Most philosophers favor a lean, clear prose style with minimal jargon. (Some jargon is often necessary, though: There's a reason specialists have specialists' words.) When I've spent a lot of time reading badly written philosophy and fear my own prose is starting to look that way, I read a bit of David Lewis or Fred Dretske for inspiration.

Choosing Your Sample

Consider longish essays (at least ten pages) on which you received an A. Among those, you might have some favorites, or some might seem to have especially impressed the professor. You also want your essay, if possible, to be in one of the areas of philosophy you will highlight as an area of interest in the personal statement portion of your application. If your best essay is not in an area that you're planning to focus on in graduate school, however, quality is the more important consideration. So as not to show too much divergence between your writing sample and your personal statement, you might in your personal statement describe that topic as a continuing secondary interest.

If your best essay is in Chinese philosophy or medieval philosophy or 20th century European philosophy or technical philosophy of physics or some other area that's outside of the mainstream, and you're planning to apply to schools that don't teach in that area, it's a bit of a quandary. You want to show your best work, but you don't want to school to reject you because your interests don't fit their teaching profile, and also the school might not have a faculty member available who can really assess the quality of your essay.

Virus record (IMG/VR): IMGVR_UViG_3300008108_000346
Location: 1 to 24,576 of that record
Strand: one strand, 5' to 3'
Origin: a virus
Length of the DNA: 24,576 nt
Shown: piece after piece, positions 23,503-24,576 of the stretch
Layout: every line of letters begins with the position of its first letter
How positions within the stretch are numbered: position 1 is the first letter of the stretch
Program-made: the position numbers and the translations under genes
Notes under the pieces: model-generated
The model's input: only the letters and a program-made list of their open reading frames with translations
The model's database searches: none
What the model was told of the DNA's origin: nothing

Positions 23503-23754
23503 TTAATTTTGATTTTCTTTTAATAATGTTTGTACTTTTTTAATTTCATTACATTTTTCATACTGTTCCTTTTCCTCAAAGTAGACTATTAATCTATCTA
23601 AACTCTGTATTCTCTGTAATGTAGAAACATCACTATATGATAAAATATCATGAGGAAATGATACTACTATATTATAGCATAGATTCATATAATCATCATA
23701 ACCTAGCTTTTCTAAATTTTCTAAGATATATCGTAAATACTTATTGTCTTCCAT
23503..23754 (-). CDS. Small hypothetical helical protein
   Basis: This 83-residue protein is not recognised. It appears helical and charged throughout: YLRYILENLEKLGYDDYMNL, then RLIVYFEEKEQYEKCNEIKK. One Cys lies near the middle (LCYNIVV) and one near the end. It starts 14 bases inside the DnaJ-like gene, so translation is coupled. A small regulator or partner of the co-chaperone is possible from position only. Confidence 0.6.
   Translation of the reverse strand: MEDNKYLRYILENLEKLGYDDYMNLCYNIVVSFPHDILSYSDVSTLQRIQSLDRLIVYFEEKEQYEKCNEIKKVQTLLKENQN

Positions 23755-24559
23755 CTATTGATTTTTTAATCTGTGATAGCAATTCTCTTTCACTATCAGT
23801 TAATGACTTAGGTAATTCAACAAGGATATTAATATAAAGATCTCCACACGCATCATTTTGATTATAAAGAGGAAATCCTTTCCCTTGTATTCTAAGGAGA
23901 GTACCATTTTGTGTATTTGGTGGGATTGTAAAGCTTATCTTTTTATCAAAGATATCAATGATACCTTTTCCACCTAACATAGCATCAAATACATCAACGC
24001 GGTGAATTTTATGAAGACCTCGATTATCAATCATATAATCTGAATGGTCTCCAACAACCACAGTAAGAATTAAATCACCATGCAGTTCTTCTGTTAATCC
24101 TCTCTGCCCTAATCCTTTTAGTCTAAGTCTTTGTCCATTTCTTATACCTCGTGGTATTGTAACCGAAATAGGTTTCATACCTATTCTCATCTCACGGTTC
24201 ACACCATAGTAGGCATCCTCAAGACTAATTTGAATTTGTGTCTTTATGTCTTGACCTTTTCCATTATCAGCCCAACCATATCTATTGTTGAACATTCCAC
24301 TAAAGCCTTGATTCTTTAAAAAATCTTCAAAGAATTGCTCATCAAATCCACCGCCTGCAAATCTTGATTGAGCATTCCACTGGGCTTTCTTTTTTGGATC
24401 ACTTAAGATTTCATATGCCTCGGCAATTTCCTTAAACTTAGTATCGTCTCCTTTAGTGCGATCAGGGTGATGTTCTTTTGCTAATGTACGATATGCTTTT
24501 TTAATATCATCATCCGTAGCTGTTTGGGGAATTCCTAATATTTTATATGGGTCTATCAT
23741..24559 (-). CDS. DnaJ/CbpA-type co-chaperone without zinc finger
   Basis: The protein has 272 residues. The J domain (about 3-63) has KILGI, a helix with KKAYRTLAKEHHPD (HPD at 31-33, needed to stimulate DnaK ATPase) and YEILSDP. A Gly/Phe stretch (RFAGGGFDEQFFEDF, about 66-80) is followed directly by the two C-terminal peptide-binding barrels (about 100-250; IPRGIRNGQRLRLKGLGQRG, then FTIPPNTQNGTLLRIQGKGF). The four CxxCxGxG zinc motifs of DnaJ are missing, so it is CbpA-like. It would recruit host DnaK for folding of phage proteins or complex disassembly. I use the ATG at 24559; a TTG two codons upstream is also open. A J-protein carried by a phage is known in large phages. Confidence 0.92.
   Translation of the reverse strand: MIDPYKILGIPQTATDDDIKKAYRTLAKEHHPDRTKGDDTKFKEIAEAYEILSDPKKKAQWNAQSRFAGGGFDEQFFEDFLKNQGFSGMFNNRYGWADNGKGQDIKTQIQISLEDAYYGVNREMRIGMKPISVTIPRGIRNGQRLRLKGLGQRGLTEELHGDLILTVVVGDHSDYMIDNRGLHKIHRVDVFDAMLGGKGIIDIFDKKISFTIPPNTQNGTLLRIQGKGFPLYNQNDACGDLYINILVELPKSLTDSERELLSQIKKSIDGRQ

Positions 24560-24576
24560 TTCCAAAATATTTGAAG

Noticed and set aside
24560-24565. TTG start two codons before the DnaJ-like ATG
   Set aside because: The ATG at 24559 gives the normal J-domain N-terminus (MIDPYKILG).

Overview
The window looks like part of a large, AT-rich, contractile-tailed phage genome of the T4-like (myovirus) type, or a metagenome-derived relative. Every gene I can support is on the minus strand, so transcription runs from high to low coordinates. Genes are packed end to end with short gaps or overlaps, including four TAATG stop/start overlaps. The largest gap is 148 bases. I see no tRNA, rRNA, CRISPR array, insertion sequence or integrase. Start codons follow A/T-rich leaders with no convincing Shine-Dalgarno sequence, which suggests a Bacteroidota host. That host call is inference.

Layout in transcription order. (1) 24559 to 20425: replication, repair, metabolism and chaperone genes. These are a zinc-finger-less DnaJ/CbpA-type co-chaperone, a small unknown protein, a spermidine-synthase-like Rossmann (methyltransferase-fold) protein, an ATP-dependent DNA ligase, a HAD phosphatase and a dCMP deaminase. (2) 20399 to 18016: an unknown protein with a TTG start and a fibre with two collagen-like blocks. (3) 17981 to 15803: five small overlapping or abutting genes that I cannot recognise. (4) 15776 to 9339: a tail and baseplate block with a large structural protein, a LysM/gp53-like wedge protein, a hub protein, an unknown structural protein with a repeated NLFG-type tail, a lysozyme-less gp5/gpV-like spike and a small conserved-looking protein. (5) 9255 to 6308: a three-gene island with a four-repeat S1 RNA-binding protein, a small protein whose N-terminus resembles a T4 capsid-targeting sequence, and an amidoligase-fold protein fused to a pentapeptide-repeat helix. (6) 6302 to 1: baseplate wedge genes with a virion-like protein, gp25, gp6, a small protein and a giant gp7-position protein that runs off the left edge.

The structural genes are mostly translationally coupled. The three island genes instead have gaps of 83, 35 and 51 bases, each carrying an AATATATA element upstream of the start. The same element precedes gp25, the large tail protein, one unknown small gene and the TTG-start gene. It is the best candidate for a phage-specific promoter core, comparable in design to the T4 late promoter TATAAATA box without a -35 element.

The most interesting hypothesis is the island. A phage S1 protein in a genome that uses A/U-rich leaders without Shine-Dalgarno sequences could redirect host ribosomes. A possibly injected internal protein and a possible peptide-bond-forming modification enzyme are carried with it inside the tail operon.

Approach the professor(s) who graded the essay(s) you are considering and ask them for their frank opinion about whether the essay might be suitable for revision into a writing sample. Not all A essays are.

Revising the Sample

Samples should be about 12-20 pages long (double spaced, in a 12-point font). If possible, you should revise the sample under the guidance of the professor who originally graded it (who will presumably also be one of your letter writers). You aim is transform it from an undergraduate A paper to a paper that you would be proud to submit at the end of a graduate seminar dedicated to the topic in question. What's the most convincing evidence that an admissions committee could see that you will be able to perform excellently in their graduate seminars? It is, of course, that you are already doing work that would receive top marks in their seminars. Philosophy PhD admissions are so competitive that many applicants will already have samples of that quality, or nearly that quality; so it will be hard to stand out unless you do too.

I recommend that you treat the improvement of your writing sample as though it were an independent study course. If you can, you might even consider signing up for a formal independent study course aimed exactly at transforming your already-excellent undergraduate paper into an admissions-worthy writing sample. Revise, revise, revise! Deepen your analysis. Connect it more broadly with the relevant literature. Consider more objections -- or better, anticipate them in a way that prevents them from even arising. With your professor's help, eliminate those phrases, simplifications, distortions, and caricatures that suggest either an unsubtle understanding or ignorance of the relevant literature -- things which professors usually let pass in undergraduate essays but which can make a big difference in how you come across to an admissions committee.

What If Your Sample Is Too Long?

Most PhD programs cap the length of the writing sample: something like 20 double-spaced pages, or an equivalent number of words, sometimes as few as 15 pages. What if your best writing is an honors or master's thesis that's 45 pages long?